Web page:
From an Unfinished Canto

I think the epic (or at least metered narrative verse) is still a viable literary genre, so I decided to try my hand at it. Below is a fragment of a canto. I am curious whether people think I should bother going on with it, or whether the writing is awkward and trite (as I think it probably is). Let me know. Thanks.

. . . While driving once to an unimportant place
With lovely speed, devouring miles of space,
I passed a child traipsing through a field
Barefooted, filthy and holding a peeled
Orange. The crows unhappily gave him way.
I almost pressed the brake, but not to stay
And help. I could do nothing for the boy.
Besides, I’m only concerned with my own joys:
And I also hate insipid charity:
Better still if he could give something to me.
Instead, boredom — that old despised itch —
Had for some time unseamed me, stitch by stitch;
And something in this scene of sky and grass
Glimpsed from my cruising stage of steel and glass
While on my way to study, spend or earn
(Drawing from or pouring into the cistern
A sulphurous and anxious sort of living),
Made me focus more on getting than giving.
That is to say, I saw no reason why
I should not stop my car and go and lie
In that same field and fuck off all engagements
And let them find for me some daft replacement
While I dissolved into the countryside,
Subsisting raping orchards, then subside
Into a rarefied fission and be gone.
I clearly saw the iron of my prison.

The snare was sprung — I gobbled its appeal:
No one knows angst who knows that his next meal
Is a certain matter of uncertainty.
This logic seemed unshakable to me.
Who was the genius demon that decreed
Our minds were made to satisfy a need
We can’t identify? What is the worm
That, once we think a thing complete, will squirm
And spoil our good conscience with thoughts of progress.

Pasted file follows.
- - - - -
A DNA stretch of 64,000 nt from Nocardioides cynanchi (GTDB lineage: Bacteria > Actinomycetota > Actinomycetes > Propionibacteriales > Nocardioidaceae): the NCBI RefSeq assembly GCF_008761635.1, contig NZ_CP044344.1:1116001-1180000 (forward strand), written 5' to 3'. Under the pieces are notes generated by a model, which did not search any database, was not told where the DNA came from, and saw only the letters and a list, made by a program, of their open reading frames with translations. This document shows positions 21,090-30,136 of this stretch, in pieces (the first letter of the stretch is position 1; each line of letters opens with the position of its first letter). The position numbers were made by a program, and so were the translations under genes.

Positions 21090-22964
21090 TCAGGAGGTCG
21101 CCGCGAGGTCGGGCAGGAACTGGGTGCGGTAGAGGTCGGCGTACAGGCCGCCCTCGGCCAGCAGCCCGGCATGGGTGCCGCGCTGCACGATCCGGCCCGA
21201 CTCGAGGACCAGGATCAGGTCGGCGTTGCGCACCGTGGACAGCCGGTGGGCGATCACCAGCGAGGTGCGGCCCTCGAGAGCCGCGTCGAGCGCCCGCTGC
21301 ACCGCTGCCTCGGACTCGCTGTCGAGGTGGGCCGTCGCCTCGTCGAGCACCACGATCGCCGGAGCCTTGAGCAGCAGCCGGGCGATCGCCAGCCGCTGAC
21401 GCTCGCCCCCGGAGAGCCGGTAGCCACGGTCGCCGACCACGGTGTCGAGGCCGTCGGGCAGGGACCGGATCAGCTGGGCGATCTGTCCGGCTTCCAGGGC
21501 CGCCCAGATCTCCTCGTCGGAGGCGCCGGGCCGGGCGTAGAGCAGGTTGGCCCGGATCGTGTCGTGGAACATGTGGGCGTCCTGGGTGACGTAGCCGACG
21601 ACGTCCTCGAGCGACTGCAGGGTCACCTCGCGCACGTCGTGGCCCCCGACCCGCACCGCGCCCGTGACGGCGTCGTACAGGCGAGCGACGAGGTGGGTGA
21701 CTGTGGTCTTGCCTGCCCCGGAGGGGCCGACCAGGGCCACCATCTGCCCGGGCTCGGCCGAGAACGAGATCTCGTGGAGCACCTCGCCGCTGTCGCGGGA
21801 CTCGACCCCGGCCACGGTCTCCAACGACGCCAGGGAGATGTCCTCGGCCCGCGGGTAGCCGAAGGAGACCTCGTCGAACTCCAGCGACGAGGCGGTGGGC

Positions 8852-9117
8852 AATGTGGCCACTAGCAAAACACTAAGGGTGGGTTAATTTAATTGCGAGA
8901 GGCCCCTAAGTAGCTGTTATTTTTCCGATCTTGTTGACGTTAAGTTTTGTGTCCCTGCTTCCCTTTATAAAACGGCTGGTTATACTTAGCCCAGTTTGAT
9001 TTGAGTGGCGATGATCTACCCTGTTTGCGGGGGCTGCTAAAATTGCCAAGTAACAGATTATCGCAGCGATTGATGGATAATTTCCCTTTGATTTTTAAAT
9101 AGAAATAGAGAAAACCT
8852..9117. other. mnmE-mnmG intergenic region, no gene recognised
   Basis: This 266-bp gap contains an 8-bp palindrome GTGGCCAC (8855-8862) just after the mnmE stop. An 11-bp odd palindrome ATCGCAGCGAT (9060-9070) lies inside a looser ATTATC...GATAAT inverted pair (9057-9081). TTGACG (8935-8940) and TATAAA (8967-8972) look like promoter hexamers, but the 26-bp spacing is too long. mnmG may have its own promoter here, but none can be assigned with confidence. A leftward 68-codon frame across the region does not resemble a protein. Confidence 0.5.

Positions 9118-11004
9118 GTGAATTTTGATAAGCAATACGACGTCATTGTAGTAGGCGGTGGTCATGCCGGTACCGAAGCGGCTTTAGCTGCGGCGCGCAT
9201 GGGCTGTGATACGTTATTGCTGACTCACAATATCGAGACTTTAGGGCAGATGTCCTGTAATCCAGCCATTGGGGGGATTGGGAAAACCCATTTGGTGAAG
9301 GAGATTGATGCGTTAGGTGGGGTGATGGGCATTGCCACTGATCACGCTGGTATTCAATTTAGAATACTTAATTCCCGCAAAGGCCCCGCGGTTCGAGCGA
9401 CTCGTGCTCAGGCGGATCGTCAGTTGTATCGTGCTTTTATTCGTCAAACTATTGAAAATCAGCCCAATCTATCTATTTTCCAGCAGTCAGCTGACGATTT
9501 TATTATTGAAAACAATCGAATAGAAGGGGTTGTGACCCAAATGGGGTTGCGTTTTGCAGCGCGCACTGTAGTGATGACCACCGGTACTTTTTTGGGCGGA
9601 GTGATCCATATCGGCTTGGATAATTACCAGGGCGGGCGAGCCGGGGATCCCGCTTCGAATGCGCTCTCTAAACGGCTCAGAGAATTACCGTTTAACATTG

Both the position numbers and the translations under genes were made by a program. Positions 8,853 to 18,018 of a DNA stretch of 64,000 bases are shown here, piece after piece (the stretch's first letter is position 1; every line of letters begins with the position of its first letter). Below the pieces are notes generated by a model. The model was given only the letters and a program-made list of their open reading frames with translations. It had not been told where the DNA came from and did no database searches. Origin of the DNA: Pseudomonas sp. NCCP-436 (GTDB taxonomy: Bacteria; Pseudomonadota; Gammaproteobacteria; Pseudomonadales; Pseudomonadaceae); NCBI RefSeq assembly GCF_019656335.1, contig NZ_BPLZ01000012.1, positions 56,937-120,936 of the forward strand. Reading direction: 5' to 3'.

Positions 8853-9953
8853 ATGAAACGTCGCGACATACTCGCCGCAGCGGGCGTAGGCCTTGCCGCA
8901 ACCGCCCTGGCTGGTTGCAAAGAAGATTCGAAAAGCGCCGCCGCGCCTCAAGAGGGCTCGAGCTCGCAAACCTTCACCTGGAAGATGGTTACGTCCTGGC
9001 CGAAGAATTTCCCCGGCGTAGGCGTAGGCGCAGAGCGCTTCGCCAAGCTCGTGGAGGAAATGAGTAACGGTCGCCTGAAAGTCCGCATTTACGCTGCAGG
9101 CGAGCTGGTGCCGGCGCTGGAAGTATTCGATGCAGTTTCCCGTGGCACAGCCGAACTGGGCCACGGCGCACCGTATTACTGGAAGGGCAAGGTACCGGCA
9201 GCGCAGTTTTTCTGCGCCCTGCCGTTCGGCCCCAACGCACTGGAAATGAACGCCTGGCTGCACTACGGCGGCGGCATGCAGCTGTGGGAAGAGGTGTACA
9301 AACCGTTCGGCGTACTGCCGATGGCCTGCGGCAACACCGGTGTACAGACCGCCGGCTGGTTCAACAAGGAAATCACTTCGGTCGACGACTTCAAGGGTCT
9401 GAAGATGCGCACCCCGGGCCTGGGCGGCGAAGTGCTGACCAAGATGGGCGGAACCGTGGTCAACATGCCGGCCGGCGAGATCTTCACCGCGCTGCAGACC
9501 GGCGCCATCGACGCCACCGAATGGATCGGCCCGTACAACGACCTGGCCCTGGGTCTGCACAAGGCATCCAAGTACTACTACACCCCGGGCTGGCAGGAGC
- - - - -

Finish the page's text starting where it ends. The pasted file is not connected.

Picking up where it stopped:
“Don’t stop!” it shrieks, “I see true happiness
Glowing just beyond the next hill’s low crest.”
And the old devil dies laughing at this jest . . .

I thought upon the boy I had just seen
Vanishing in the world of blue and green
And wondered. Would the pleasure be much less
Between filched food and an inspired guess?

In my mind’s eye I watched the ragged child
Inching close to where the farmer piled
The fruits not yet displayed upon the stand.
Bright citrus: lemons and limes. But his hand
Wanted — like the black flies — the ripe blood orange.
He plucked his prize and soon was out of range
To hear the fellow cry out about trying
To make a living, too. And flying, flying
On down the road and through a fence, he lit
Across the field (I saw him there) to sit
Beneath a shady oak and celebrate
His win. And if this is where the exploit
Ends, well then what sweeter end could ambition
Gain than sweet juice dribbling from mouth to chin
And sun, satisfaction and afternoon? . . .

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~ by Peter on February 13, 2008.

One Response to “From an Unfinished Canto”

  1. Cool. The origins of poetry and poetic technique, rhythm and rhyme to assist in memory, retelling important events, preserving cultural identifiers. This is a cool narrative poem, detailed descriptions, a good job of a very tricky and challenging form.

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